A strong public debate unfolded in the late 1990s when the Royal Opera House in London was under redevelopment supported largly by the lottery fund whether it can be justified to spend public money (money from the man in the street) to be channeled into such a specialist area, into an exquisite form of art which will reach only a very small fraction of the society. Do the masses have to support the entertainment of the few?
Arguments were many on both sides. That the purpose of the art is enobling and elevating and that public funding should go to institutions which maintain European cultural art forms and thus opera; while public efforts should be given to maintain the established artistic canons. In this viewpoint opera was one of the cornerstones of culture to elevate the spirit of the citizens and if people are not receptive enough and not attending opera than education shoud step in to fill the gap. On the other hand other people saw it as an interference with market operations. This more populist theory of artistic value argued that the purpose of art is to entertain the masses and the realm of art should be the marketplace and should be organised as any other business area. They wrote about elitist control and the lack of opportunity for ordinary people to go to these performances. The debate was really fierce since the genre of opera divides even the upper middle class, which otherwise has a high cultural consumption level.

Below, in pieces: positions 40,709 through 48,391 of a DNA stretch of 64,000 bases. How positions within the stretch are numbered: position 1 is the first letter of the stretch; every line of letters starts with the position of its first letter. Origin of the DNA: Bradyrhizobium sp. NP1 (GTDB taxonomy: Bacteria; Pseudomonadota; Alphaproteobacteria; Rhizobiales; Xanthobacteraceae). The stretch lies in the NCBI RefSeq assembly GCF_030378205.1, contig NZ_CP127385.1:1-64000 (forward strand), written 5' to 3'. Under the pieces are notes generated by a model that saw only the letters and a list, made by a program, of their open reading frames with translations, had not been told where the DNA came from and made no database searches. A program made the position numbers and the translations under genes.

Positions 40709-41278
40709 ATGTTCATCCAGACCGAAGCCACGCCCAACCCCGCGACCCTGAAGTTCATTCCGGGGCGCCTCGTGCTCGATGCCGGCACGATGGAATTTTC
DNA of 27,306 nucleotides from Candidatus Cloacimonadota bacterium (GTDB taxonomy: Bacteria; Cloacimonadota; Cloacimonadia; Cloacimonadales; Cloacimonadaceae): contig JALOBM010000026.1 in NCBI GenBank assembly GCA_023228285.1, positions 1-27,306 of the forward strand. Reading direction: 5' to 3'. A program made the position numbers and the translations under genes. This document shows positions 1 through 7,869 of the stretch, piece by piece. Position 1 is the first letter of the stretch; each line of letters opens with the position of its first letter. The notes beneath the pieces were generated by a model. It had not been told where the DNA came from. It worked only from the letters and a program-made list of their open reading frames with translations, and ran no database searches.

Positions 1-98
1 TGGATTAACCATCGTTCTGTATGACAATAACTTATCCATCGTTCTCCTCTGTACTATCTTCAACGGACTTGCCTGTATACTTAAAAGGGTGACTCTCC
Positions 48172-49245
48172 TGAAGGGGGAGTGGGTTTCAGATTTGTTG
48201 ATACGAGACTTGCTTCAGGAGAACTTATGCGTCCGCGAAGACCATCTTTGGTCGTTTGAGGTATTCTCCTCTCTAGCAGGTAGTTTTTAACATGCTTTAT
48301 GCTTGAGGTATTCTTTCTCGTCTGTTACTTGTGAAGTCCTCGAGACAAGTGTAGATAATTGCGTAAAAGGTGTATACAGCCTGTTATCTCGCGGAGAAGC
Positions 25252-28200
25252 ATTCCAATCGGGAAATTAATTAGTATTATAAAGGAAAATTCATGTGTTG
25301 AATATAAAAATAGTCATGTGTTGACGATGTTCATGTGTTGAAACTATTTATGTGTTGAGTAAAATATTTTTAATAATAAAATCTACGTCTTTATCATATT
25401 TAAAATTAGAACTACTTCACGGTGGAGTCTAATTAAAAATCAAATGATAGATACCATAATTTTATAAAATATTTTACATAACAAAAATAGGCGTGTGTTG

Debates also fuelled traditional art institutions to make real attempts to open up their doors to more people with varied programmes and lower ticket prices. The tide also made national museums to provide free entry, while traveling pedagogical and art educational programmes were to pull down accessibility issues both in terms of geography and art consumption.
It is not only institutions but whole sectors which cry for re-evaluation of public funding. The Arts Council England has been heavily criticised over the imbalances between the different art forms, jazz and pop music receiving disproportionately less support than more classical music forms while equally contributing to the national economy. As a response to growing criticism over the distribution of funds between art forms arts councils accross Europe started to include the social objectives and wider access to arts as a requisite for funding. Democratisation of art forms is discernible in this statement of Arts Council England from 2019 “we do not consider that certain types or scales of artistic activity are inherently of higher quality or value than others”. This process also led to a higher level of uncertainty on what is worth for public funding.